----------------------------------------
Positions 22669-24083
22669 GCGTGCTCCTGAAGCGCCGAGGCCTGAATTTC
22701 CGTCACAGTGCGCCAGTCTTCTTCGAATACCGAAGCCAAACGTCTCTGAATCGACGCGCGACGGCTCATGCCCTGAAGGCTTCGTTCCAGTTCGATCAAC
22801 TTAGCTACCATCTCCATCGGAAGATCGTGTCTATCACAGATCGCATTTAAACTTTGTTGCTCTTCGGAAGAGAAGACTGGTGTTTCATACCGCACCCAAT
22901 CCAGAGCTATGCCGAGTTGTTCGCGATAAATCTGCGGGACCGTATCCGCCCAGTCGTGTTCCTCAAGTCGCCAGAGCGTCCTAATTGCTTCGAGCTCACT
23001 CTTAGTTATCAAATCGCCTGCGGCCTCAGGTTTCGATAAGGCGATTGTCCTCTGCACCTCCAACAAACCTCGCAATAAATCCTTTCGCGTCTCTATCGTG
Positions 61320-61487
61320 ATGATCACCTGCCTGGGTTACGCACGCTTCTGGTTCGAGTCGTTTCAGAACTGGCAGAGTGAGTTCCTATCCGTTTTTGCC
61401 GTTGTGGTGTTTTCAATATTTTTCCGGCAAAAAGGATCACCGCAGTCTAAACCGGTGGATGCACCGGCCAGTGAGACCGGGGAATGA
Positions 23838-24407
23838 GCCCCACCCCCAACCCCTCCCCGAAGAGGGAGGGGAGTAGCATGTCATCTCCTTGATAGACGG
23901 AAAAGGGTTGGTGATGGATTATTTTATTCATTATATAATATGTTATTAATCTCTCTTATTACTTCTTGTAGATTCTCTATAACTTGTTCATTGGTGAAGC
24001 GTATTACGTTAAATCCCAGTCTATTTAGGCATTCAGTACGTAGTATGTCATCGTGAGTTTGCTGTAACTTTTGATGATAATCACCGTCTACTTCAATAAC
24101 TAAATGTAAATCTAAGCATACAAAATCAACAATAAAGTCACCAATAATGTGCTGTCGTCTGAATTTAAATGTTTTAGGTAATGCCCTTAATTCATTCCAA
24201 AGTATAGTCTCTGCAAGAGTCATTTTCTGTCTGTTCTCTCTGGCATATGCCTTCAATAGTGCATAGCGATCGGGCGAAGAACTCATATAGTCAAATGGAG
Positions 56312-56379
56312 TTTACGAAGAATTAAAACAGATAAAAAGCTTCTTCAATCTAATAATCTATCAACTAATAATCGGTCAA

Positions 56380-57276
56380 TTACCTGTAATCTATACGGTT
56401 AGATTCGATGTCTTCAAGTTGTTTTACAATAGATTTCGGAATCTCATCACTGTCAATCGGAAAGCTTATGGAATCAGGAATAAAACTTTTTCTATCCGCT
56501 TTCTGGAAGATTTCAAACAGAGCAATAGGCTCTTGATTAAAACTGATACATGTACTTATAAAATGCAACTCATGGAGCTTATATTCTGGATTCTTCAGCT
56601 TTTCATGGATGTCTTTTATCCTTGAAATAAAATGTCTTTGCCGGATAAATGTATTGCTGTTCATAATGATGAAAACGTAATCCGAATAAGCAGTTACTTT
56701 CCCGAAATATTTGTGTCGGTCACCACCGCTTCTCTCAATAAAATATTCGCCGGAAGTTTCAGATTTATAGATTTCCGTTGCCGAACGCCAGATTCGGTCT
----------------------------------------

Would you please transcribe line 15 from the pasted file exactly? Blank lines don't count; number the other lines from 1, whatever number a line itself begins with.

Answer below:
24201 AGTATAGTCTCTGCAAGAGTCATTTTCTGTCTGTTCTCTCTGGCATATGCCTTCAATAGTGCATAGCGATCGGGCGAAGAACTCATATAGTCAAATGGAG